King Tut's wet nurse's mummy has been found. She also was his sister. Nobody besides his sister was good enough to be pharaoh's wet nurse (or wife.) You can go to the Velasquez exhibit to see what that leads to.

Now for the real news:

The latest acronym for emerging market investors is MICKs, which stands for Mexico, India, China, and  (South) Korea. It replaces BRICS because of the rotten outlook for Russia and Brazil. Take any such mnemonic with a tablespoon of salt. But note that we are presently over-invested in 3 of the quarter, but not China.

Japan surprised the world by imposing negative interest rates to try to end the decades-long deflation in its economy, after a 5:4 vote at the Bank of Japan. It also will lower rates further to trigger inflation and growth if needed. This came after pre-move central bank denials even at Davos, which is usual.

Bond yields in Japan crashed after the CB headed by Harukiro Kuroda decided to charge banks for placing money with the Bank of Japan. Annual yields on 20-yr bonds fell to 0.82% and 10-yr ones to 0.11%, levels not seen since the start of this millennium. Bank stocks fell but the Tokyo market overall decided that this was a good thing for stocks, and they rose there. Euro markets and Britain also rose.

For some reason this triggered an attack on central banks by Marc Faber, who earlier was dropped by the Barron's Roundtable. Rupert Murdoch is also behind Fox TV refusing to do a deal with The Donald over who would moderate yesterday's debate.

The Chicago purchasing managers index for Jan. came in at 55.6, showing a strong economy. Whether this applies for the whole USA will be known next week.

More for paid subscribers follows from Bermuda, Brazil, Britain, Colombia, Denmark, Ireland, Japan, Panama, South Korea, and The Netherlands, including two annual reports.

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Cheap Oil Bad!

Thu, 2016/01/28 - 3:35pm | Your editor

OPEC good; cheap oil bad.

Lance Roberts, chief investment strategist of STA Wealth Mgm today points out why falling oil prices are bad for the economy. “The knock-off economic impacts are job losses through the manufacturing sector and all other related industries” among which he includes real estate (at least in Houston.)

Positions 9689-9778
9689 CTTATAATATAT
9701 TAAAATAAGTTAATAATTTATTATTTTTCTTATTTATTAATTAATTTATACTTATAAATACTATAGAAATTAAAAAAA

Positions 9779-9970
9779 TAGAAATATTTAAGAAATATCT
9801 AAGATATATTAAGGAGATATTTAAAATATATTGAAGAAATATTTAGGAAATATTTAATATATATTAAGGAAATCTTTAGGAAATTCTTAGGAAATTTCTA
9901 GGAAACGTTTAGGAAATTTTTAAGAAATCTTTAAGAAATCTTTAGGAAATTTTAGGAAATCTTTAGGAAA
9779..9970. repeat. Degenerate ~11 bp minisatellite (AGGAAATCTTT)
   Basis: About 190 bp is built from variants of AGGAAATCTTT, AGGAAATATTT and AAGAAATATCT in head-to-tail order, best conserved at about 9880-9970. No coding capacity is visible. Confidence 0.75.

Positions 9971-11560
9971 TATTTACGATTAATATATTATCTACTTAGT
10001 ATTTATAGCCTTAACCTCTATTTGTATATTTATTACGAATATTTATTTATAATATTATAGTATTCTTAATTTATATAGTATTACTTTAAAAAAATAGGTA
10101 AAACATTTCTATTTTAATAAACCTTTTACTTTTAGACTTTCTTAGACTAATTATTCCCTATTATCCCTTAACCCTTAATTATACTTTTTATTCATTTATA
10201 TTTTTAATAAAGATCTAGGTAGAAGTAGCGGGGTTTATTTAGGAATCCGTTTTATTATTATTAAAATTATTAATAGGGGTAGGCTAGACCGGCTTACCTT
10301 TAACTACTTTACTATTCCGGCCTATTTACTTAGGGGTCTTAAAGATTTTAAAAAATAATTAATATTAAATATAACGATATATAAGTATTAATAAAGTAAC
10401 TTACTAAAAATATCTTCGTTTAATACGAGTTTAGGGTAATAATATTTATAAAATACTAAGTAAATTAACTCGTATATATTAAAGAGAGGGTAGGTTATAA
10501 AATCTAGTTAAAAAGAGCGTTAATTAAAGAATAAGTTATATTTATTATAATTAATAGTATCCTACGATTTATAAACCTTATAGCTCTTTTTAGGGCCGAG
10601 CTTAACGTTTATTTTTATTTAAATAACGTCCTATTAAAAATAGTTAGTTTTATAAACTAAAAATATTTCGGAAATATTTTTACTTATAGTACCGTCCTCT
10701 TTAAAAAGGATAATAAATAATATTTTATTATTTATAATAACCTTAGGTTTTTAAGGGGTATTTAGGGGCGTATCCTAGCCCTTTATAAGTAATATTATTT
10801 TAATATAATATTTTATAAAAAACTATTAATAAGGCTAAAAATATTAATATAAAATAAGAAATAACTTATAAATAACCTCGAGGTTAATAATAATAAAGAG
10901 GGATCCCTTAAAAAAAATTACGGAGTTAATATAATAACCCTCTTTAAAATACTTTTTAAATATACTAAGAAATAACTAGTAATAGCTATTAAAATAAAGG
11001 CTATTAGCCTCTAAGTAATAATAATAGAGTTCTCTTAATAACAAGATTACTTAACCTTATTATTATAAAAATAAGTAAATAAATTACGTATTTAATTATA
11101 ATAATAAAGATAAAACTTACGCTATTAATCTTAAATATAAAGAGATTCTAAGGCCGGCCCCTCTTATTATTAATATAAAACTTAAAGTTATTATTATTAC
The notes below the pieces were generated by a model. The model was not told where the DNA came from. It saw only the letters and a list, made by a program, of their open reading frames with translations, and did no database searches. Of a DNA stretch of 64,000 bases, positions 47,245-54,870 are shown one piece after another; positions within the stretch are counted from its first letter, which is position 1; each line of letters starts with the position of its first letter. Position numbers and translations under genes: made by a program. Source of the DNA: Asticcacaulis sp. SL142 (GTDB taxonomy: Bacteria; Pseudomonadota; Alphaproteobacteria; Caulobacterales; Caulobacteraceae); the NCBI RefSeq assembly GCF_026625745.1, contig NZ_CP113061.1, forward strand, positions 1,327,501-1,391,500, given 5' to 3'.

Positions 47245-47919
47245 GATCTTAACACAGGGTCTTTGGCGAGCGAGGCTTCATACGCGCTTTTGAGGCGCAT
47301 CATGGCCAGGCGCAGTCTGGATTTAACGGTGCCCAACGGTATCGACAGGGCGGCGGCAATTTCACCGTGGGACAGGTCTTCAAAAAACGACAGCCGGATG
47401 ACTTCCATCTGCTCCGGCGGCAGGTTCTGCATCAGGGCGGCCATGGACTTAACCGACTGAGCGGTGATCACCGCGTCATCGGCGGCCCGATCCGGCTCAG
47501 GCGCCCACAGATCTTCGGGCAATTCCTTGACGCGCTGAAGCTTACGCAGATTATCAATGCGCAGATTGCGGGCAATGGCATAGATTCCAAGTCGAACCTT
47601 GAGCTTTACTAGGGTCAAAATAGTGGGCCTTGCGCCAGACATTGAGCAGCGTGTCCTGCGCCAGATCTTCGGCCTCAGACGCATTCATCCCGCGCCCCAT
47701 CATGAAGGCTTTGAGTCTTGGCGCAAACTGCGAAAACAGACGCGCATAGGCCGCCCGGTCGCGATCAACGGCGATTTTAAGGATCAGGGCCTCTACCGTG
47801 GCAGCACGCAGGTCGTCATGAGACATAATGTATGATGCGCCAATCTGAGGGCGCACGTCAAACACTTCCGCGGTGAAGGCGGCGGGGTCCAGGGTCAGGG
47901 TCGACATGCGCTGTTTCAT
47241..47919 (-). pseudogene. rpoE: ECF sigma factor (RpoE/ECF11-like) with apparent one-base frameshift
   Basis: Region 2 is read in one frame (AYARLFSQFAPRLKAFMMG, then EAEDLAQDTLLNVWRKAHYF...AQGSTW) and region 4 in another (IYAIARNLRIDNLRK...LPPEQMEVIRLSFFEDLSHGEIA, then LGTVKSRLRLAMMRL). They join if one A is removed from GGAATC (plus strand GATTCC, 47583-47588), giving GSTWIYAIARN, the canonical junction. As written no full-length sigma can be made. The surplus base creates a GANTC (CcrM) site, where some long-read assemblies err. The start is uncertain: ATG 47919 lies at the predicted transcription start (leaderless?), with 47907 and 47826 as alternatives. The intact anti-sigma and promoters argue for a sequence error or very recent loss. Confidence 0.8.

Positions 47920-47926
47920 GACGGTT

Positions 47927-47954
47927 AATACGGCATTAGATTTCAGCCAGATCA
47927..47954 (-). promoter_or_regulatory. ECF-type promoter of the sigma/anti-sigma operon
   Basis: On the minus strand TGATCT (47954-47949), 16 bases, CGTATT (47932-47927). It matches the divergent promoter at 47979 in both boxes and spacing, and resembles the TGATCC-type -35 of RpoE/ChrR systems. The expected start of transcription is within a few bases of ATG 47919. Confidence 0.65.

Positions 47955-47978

Every high-paying oil service job accounts for up to 4 downstream just-as-well-paying jobs.” He cites construction in particular. He was writing in talkmarkets.com (link: www.talkmarkets.com/content/us-markets/3-things-fed-error-houston-re-no-bounce?post=84088)

What we have to do is forget the oil politics of the 1970s. Then OPEC quadrupled oil prices and caused global economic havoc and derailed economic development in poor importer countries.

Forty years on, perversely, the problem is OPEC's failure to control output and keep oil prices from free-fall.

So today the news that Russia (not a member of the oil producer country cartel) is engaged in talks about a Feb. production cut resulted in oil futures rising nearly 8% and stock markets booming a bit less. The talks apparently involve everybody cutting oil production by 5%, according to a Russian press wire, Interfax, quoting energy minister Alexander Novak.

"It looks more and more like this is the first sign of surrender in the global production war,"Phil Flynn, a senior market analyst at Chicago's Price Futures Group told Bloomberg. "With capital expenditure slashed and energy projects killed a 5% cut would get the market in balance." OPEC issued a denial immediately, but it would do that.

(Interfax is a notorious transmitter of internet viruses so I cannot confirm this. Dow Jones is skeptical but the market is not.)

Gong hei fat choy. Feb. 6-7 marks the start of the Chinese Year of the Monkey, and New York's festivities will be moved from Chinatown in Lower Manhattan and Flushing in Queens. The dragon drag will come to Madison Avenue in east Midtown and Uptown this year in a bid to get more business from round-eyes.

The chief architect of Abenomics, Akira Amira, has resigned as Japanese finance minister after charges of corruption, which he denied.

More news today from another batch of reporting companies in Sweden, Britain and Singapore, and news from Ireland, Israel, Italy, Norway, Australia, Myanmar, China, India and Pakistan. It is another day with many reporting companies.